Abstract 10632: Striking Variation in Clinical Profiles of Young Black and White Women With Acute Myocardial Infarction: The VIRGO Study
Introduction: Black women are known to have worse outcomes after AMI than white women. However, most studies have used large registries or administrative data and therefore little is known about the full range of demographic, clinical, SES, psychosocial and health status characteristics that differ by race. Understanding these differences can provide better adjustment in comparative effectiveness research and illuminate potential targets to address inequities.
Method: VIRGO is a prospective observational study of AMI patients aged 18-55 years. We included women who self-identified as black or white race in this analysis (N=1,891). We abstracted demographic and clinical information from medical records and conducted detailed interviews to define patients’ health status, insurance status and attitudes towards healthcare. Descriptive statistics, using Wilcoxon rank sum test/chi-squared tests, were performed.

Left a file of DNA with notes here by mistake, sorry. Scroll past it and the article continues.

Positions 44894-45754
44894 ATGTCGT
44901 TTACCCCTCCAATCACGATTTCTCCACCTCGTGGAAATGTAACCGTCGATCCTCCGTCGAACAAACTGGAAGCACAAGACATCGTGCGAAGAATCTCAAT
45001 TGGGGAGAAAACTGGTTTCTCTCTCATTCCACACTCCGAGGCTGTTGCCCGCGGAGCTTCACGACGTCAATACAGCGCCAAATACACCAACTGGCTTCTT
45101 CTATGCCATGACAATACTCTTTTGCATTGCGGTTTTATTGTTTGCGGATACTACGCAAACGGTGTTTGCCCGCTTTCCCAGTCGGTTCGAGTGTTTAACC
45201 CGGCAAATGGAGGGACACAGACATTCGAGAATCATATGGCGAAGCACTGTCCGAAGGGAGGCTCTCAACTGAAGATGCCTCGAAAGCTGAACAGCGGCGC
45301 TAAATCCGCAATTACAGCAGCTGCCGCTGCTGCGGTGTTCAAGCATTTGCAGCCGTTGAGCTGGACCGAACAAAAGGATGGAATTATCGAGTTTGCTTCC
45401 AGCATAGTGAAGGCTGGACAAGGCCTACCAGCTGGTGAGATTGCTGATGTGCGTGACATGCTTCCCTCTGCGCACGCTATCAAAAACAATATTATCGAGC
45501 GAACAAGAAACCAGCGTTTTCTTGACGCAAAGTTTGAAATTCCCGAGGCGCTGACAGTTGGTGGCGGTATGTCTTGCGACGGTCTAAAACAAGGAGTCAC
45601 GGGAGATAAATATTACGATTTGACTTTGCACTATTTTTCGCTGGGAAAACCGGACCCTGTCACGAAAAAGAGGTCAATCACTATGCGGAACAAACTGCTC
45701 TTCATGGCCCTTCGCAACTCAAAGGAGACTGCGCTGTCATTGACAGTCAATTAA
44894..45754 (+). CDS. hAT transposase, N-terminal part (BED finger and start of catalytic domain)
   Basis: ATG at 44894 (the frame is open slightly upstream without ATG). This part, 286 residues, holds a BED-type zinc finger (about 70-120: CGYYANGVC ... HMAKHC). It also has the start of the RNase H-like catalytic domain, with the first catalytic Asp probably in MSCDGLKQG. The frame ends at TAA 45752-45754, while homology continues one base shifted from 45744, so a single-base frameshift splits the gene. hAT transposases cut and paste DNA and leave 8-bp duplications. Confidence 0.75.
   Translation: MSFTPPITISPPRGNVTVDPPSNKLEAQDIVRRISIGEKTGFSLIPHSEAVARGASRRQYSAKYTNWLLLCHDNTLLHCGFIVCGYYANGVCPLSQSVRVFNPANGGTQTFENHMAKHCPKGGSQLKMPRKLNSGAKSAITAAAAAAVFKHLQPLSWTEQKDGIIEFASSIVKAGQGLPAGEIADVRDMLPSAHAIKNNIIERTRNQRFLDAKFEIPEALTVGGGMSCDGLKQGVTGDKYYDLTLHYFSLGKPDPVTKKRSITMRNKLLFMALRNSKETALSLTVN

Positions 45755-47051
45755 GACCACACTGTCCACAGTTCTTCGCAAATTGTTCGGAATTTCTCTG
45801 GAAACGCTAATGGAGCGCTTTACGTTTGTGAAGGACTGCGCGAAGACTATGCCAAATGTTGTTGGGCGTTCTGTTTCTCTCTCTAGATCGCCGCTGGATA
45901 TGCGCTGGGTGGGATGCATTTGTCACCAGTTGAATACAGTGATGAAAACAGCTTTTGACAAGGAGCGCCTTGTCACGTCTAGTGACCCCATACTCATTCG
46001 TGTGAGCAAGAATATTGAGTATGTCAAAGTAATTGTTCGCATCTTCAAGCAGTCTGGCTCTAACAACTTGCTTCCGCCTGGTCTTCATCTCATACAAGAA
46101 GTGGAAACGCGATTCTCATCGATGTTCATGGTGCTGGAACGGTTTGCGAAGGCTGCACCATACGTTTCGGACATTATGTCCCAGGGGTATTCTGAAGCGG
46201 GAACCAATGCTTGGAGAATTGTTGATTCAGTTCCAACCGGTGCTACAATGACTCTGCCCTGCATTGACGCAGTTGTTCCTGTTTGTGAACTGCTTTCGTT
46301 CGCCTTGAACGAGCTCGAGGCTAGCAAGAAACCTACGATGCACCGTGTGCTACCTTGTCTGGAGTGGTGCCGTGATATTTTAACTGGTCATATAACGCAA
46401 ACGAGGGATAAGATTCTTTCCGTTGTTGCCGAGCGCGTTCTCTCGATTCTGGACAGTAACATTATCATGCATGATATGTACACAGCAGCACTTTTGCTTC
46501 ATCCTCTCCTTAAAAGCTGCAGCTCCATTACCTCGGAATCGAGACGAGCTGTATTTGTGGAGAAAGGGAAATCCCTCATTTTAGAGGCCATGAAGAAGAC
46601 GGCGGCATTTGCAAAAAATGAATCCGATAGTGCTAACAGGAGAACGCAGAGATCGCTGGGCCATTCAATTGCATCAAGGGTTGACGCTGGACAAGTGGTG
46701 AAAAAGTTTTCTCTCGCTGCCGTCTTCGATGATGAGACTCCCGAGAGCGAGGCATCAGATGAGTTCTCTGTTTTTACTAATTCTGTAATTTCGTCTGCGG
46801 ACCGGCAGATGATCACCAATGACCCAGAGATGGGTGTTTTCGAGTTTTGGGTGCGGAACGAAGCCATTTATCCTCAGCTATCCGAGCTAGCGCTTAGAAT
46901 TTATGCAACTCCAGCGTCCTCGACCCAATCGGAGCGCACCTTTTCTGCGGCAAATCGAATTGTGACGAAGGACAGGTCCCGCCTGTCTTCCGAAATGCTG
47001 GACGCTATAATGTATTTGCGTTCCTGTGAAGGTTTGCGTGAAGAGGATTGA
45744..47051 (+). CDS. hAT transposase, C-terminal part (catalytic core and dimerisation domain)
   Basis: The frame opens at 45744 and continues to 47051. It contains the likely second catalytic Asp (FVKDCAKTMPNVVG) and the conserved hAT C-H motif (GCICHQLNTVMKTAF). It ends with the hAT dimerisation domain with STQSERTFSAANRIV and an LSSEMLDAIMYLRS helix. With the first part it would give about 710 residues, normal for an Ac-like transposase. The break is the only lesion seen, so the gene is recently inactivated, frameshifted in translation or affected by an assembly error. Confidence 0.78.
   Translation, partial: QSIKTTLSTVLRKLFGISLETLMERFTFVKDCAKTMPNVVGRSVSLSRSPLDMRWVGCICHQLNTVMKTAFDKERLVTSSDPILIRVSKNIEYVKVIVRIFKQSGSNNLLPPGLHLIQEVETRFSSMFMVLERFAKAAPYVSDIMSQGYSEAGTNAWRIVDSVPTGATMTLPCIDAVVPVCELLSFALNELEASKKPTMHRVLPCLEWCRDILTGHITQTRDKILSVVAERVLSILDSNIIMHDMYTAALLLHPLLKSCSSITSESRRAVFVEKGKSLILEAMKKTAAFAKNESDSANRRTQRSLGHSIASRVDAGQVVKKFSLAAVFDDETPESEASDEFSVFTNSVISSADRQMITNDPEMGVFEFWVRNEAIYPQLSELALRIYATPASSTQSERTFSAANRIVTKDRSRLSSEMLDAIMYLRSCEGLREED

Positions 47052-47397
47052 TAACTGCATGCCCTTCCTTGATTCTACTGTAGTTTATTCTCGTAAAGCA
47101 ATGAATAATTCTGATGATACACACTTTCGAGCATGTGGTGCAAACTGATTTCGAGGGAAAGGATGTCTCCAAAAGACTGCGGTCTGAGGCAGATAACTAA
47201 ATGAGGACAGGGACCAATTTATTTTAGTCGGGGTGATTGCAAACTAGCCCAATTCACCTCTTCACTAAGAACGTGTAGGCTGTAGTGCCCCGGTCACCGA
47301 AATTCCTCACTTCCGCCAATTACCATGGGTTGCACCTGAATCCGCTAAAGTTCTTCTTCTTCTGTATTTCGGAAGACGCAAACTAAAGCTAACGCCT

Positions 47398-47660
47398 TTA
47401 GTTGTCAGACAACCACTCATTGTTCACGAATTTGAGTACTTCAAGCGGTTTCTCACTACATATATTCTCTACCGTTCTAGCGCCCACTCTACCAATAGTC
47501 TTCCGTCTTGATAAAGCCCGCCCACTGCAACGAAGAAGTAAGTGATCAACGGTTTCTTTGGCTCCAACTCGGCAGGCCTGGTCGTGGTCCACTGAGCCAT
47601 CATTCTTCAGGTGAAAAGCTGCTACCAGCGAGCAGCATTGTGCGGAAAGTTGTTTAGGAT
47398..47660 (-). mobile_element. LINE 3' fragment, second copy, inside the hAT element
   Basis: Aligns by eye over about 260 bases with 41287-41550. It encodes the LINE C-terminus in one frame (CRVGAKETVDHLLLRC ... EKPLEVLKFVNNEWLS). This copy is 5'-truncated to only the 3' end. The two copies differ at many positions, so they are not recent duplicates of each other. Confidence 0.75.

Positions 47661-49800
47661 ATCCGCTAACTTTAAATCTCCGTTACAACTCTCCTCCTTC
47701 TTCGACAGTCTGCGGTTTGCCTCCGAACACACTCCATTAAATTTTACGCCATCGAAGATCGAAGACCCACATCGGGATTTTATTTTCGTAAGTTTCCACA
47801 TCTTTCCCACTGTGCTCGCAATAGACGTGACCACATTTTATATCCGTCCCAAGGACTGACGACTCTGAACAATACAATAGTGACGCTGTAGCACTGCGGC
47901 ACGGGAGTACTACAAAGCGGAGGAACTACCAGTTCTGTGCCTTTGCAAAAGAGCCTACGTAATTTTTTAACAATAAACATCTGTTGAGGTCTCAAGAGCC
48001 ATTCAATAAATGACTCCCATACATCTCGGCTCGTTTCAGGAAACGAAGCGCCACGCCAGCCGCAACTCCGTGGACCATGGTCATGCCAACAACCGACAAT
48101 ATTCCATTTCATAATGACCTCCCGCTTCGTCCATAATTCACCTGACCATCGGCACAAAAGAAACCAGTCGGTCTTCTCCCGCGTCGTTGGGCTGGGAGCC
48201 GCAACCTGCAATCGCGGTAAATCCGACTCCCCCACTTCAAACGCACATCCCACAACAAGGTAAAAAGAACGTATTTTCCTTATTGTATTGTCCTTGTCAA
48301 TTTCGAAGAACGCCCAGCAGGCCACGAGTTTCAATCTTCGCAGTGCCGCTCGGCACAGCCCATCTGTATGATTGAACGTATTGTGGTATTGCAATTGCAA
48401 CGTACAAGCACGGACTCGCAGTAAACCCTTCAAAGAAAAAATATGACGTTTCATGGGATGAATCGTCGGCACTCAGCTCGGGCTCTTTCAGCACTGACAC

Results: Of the 1,891 women eligible for this study, 23% were black. Table 1 outlines the numerous differences, beyond traditional risk factors, between black and white women.
Conclusion: Compared with white women, black women hospitalized with AMI have very different risk profiles, particularly in domains that are seldom collected in routine clinical care, such as self perceived SES, physical activity, pregnancy, health status and attitudes towards healthcare. Further illuminating the potential of these factors to attenuate the differences in outcomes can identify targets to reduce outcomes disparities between black and white women.
- © 2013 by American Heart Association, Inc.